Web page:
A record number of home owners are using the increased equity in their current homes to buy their next homes in cash and avoid the mortgage process altogether, Bloomberg reports.
About 29 percent of non-investment buyers used cash to fund their housing transactions in the first quarter of this year — the highest level on record, according to data compiled by Bloomberg.
Those Baby Boomers
Baby boomers make up a large bulk of these all-cash deals, says Lawrence Yun, chief economist for the National Association of REALTORS®.
“Cash purchases are on the rise because older home owners who have decades of home-equity accumulation don’t want the hassle of a mortgage,” Yun says. “With the economy improving and the stock market at record highs, boomers are the ones who are driving the market.”
Meanwhile, the share of investors — who usually use cash — is dwindling, dropping in the first quarter to the lowest level since 2010.
“The whole investor class, the ones doing most of the cash purchasing until now, is stepping back,” Yun says. “Baby boomers are taking their place.”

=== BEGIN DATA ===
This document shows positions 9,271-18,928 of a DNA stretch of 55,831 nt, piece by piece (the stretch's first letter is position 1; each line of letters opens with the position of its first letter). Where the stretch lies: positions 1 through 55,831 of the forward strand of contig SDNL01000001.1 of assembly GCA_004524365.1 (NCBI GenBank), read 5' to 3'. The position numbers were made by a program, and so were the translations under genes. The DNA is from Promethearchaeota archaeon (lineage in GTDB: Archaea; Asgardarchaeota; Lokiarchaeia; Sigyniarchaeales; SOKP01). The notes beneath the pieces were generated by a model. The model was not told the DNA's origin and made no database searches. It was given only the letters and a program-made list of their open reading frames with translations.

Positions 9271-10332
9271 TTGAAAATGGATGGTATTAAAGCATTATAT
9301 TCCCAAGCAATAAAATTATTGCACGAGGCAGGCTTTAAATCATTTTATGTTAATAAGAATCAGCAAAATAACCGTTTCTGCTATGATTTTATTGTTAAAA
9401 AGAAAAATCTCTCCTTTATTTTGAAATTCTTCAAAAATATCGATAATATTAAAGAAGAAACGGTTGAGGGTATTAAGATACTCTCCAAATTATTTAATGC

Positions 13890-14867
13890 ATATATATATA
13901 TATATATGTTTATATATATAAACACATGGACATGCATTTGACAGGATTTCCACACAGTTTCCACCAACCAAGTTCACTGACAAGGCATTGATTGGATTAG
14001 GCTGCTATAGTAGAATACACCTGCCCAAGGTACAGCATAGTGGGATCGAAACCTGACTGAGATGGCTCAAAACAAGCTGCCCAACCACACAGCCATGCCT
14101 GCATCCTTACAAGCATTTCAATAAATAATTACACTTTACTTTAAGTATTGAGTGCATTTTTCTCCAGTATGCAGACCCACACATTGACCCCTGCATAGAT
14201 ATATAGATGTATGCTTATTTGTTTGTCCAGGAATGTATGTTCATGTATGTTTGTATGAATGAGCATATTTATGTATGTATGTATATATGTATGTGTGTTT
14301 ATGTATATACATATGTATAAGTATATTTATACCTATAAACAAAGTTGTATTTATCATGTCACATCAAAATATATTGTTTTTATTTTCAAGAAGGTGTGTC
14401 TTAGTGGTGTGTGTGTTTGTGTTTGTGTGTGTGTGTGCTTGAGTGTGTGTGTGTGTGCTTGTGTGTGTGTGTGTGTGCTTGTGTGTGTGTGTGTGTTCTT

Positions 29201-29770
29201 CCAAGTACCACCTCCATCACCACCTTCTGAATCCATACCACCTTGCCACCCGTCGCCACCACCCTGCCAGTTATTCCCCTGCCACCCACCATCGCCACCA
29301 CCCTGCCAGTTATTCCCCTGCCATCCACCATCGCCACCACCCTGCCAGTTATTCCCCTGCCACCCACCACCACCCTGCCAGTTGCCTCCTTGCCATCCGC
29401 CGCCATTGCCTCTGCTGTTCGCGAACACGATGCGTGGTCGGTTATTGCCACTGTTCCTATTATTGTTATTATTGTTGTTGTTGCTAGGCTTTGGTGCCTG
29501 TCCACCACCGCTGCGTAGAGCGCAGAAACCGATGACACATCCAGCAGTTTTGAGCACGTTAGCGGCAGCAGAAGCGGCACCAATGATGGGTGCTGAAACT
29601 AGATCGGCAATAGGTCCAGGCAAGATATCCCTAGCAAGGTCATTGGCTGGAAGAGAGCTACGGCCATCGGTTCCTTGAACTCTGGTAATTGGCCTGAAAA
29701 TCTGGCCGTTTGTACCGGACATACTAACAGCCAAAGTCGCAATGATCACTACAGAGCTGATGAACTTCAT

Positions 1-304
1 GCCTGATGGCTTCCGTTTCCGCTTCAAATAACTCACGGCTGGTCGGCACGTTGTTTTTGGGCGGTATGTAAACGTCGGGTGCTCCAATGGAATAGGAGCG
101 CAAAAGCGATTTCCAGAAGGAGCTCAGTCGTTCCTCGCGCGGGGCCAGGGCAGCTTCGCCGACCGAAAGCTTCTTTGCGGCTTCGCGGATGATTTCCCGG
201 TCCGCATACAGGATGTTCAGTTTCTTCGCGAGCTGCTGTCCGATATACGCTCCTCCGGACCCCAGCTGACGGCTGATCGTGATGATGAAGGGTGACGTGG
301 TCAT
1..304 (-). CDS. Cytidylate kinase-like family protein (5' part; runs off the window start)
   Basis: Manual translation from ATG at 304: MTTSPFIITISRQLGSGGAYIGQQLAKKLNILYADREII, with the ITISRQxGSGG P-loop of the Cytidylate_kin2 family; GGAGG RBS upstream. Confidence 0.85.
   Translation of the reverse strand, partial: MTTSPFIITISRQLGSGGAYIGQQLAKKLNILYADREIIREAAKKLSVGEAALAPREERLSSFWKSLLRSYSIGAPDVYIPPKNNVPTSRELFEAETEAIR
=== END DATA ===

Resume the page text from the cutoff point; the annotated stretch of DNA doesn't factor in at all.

Members of the baby-boom generation have more home equity than their parents because they owned homes during the biggest 30-year housing bull market in history. The median U.S. price of an existing home in April was $201,700, triple the $67,800 median price in 1982 when many were buying their first properties.
Just as they transformed societal norms and politics as college students in the 1960s and 1970s, the generation will change the housing market as they age, said William Frey, a senior fellow at the Brookings Institution in Washington who specializes in demographics. About 16.3 million Americans older than 60 owned their homes free and clear in 2012, according to Census data. In 2009, that number was 12.1 million.